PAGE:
Every day, early in the morning, Um Juwan walks her teacher son to the bus that carries staff to one of the schools in Qamishli’s southern countryside. With a heavy heart she waves goodbye, tormented by the thought of never seeing him again.
All her other children have left Syria to live abroad; Kamal is all she has left.
Teachers travelling to schools in the southern countryside of Qamishli must take a bus each day to access their places of work.
But as soon as the vehicle leaves al-Qamishli it must run a gauntlet of checkpoints run by various militias at which passengers face taunts and arbitrary arrest.
Teachers and university-age students also risk being seized for forced conscription into the armed groups.
Um Abir, a teacher nearing retirement, described how a soldier had stopped her bus and abused its occupants after the driver had failed to halt at an unmanned checkpoint.
The soldier gathered more than 16 ID cards, swearing all the while, and only allowed them to continue their journey after everyone onboard apologised
Um Abir said that the incident made her fear even more for the safety of her her own son-in-law, a teacher who is wanted for compulsory military service.
Shafiq (not his real name), a teacher at a Tal Hamis secondary school, faces the same threat.
“I live in fear everyday,” he said. “Every time the bus is ordered to stop I feel I might die. The problem is that nobody knows the age bracket for compulsory military service. Our bus is constantly stopped and we are ordered to get off. Each time we are stopped one of us gets detained randomly. The way they treat us is just appalling. The tragedy is that now even when I’m at home I’m terrified when I hear fast-moving vehicles.”
Yara, another teacher, said that she felt constantly intimidated.
“We, as women, cannot go out wearing makeup or even nice clothes. The way [soldiers] look at us and the way they behave make us tremble with fear. A few days ago I nearly passed out after someone approached me and said, ‘What is your name, beautiful?’ I really think that leaving the country is the best option we have.”
Ahmad is another teacher who said that he had come under scrutiny because of his blond hair.
“One day one of the soldiers asked me, ‘Is this your natural hair colour; or do you colour it? Then another soldier at the checkpoint said, ‘Could he have have had a sex change operation?”
At that point, Ahmad said, he almost wet himself out of fear.
In an attempt to avoid multiple checkpoints, drivers often take circuitous routes which can add up to 20 kilometres to the journey.
In the past a round-trip to schools in the south would take two hours. Nowadays, it takes more than four-and-a-half hours.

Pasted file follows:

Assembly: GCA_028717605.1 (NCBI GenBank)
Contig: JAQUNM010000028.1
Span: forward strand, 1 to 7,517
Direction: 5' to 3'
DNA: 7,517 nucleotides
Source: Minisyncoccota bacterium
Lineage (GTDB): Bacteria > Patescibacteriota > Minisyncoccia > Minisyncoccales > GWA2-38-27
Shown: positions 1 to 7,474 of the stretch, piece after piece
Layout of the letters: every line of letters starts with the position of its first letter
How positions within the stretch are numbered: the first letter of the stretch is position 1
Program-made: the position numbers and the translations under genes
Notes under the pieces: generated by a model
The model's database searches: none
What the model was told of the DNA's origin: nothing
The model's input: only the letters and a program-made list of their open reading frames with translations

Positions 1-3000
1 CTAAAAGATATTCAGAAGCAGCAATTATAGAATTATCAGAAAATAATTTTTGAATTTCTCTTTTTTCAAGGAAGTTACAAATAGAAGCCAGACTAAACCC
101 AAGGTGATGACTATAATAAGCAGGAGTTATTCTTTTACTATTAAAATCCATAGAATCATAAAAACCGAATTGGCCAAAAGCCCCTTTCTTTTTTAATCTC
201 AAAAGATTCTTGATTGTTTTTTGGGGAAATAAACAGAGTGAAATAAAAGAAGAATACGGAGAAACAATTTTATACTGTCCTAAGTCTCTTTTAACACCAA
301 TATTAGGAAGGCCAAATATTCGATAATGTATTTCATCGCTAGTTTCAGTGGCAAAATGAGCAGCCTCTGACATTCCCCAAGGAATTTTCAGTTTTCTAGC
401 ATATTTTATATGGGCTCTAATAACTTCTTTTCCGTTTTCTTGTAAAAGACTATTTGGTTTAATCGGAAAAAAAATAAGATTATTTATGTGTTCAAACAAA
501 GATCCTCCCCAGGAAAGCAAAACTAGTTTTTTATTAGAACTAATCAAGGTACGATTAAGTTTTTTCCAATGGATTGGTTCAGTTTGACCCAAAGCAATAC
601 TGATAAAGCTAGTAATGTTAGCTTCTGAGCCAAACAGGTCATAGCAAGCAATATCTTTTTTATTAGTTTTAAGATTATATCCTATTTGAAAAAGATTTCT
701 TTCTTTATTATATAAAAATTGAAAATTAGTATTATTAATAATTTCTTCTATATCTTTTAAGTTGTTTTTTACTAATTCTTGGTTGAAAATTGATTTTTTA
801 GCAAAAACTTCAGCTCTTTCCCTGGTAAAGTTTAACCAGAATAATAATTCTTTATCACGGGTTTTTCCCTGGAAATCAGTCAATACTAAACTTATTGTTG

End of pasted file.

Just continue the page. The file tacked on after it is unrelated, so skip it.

This intimidation of teachers, combined with damaged schools and a general lack of resources, has had a severe impact on local education services.
Secondary school headteacher Abd said, “Since 2013 our schools have been essentially closed. For the past two years we have been trying to re-open these schools but they are either partially damaged or completely unusable. Our schools lack textbooks and other necessary equipment, as well as teachers. They are reluctant to teach at schools in rural areas because they are afraid of being seized, especially in round-ups targeting men in order to draft them into the army.
“Just to give you an example, until the beginning of 2013 our secondary school intake was 700 male and female students in the literary and scientific branches. We used to have more than 21 male and female teachers. Today, we only have 23 students, one male and two female teachers.”
Even these three were in danger, he continued, as well as all local undergraduates trying to continue their studies.
“Honestly, I am concerned for the safety of these teachers. Every university student, even those who had deferred their studies, is gripped by fear everyday as they commute to the university in al-Hasakah. The problem is that there are many checkpoints manned by various armed groups. Nobody can tell at which checkpoint a university student or a teacher might get detained.”
Anecdotal evidence indicates that some 50 per cent of children in urban areas and 80 per cent in rural areas have dropped out of school over the past three years.
The result was that the educational system had effectively been suspended.
“Imagine, a few days ago we had school exams,” Abd said. “Only 11 students in 10th, 11th and 12th grades sat these exams.”
Schoolchildren feel that their chances of a proper education have been ruined.
Rabi’ah, a 12th grade student, said, “When events started to accelerate in 2012 I was in 9th grade. I passed all my exams despite the fact that I had not been taught most of the subjects. Exams were chaotic and cheating was rife. I then enrolled in the [upper] secondary school here and again was taught nothing. Even painting and physical education classes were not delivered.
“I am now in the 12th grade of my upper secondary education,” Rabi’ah continued. “Just think, when I was in 9th grade I was not taught most of the subjects. I have not received any education in the past two years. I am now a student in the scientific branch. Can you imagine my future? Imagine me becoming a medical doctor.”
Khalid al-Najjar, a local parent, said that the impact to the education system went far beyond material damage.
“The war did destroy schools,” he said. “But what led to the destruction of generations and the country as a whole are corruption, embezzlement and negligence. Imagine, my son only received three out of 21 curriculum textbooks. They claim that the warehouses are empty. But we find private bookshops selling these textbooks for 400 times the actual price tag. There are no schools, no education, no curriculum and no textbooks in the southern countryside. How are we supposed to educate our children? There is no life and no hope. We have lost everything.”